Collection NameFlanagan, Barry
Reference Number (click the number to browse all records in this collection)TGA 201716
TitleA collection of documents and editions produced at the time of Barry Flanagan's first solo exhibition at the Rowan Gallery 1966 and while a student at St Martin's School of Art in 1965
Extent8 folders
Access StatusOPEN
DescriptionThis small archive collection results from Flanagan's contact with Frederic Hunter (1934-2012), a producer in the radio division of the Central Office of Information, who was immersed in the alternative poetry scene in London, defined by Michael Horovitz's poetry events since 1959 under the banner of Live New Departures and the International Poetry Incarnation at the Albert Hall in 1965, which laid the foundations for an emerging counterculture. While a student at St Martin's Flanagan was immersed in the avant-garde concrete poetry scene and exhibited at Better Books (whose manager was the visual and sound poet Bob Cobbing) and performed at the opening of 'Between Poetry and Painting' at the Institute of Contemporary Arts, London in 1965.

This collection documents this formative moment in Flanagan's career between 1965 and 1966 that lay the foundation for much of his future thinking, and complements key sculptures in the collection such as 'aaing j gni aa' 1965 (T01120) and 'ringn '66' 1966 (T13295). This group of material given by Flanagan to Frederic Hunter over a period between 1964 and 1966 is made up of:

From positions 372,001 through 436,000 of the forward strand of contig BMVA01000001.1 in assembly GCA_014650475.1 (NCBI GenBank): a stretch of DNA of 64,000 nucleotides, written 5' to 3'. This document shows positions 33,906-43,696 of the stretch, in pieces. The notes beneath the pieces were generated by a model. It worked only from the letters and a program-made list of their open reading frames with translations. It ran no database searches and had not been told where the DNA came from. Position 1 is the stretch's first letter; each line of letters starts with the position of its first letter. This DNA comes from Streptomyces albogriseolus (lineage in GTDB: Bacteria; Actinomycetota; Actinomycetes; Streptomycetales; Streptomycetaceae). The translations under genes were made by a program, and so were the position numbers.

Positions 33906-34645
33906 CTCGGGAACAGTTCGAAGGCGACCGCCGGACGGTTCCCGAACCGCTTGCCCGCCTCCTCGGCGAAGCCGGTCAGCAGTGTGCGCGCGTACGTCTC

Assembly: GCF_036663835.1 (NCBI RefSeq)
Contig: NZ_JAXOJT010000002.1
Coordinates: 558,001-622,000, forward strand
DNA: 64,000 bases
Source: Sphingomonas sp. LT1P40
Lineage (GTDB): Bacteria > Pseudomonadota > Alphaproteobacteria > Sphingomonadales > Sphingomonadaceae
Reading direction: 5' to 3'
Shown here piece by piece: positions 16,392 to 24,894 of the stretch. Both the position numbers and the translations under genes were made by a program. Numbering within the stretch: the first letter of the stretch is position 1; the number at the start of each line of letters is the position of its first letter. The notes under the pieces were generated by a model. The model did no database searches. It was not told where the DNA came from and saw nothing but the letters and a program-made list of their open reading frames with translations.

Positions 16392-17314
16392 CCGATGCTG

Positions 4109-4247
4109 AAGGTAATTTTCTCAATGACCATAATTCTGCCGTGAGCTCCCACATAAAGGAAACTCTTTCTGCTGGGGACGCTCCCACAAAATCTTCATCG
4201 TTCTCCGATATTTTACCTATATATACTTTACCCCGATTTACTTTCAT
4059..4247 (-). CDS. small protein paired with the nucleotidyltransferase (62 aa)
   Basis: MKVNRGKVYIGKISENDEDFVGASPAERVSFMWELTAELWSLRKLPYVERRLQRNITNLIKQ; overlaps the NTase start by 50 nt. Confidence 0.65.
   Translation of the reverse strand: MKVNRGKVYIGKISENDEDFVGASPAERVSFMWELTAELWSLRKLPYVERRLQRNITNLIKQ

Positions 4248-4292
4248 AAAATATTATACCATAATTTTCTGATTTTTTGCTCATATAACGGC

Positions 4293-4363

*2 copies of Lindsay Barrett, 'The Pale Manifesto Dreams on Bleeding Nights', Thundereye Poem Sheet (1964?). This poem by Lindsay Barrett, a fellow student of Flanagan's at St Martin's was produced by Flanagan under the imprint 'Thundereye Poem Sheet' and constitutes what appears to be the only known extant copies. Each of the two copies is made up of 2 pages printed on light-sensitive Agfa paper - one copy prints the first page as a positive and second page in negative and reverse, the other copy prints them in reverse order. Both copies have a typed paper strip attached by staple with the instruction to 'Read black pages by reflection in a mirror.' This use of positive and negative reverse printing is an aspect of Flanagan's work at this time and also informs his use of the palindrome for the sculpture 'aaing j gni aa' 1965 (Tate T01120).

*Barry Flanagan, 'o poem n to fred aug 4 '65'. Two works printed on light sensitive paper (each titled identically, and initialed at bottom right and in the image), 330 x 203mm.